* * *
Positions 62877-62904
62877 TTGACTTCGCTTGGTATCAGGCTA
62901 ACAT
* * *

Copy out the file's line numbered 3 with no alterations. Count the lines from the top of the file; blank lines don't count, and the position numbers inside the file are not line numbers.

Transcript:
62901 ACAT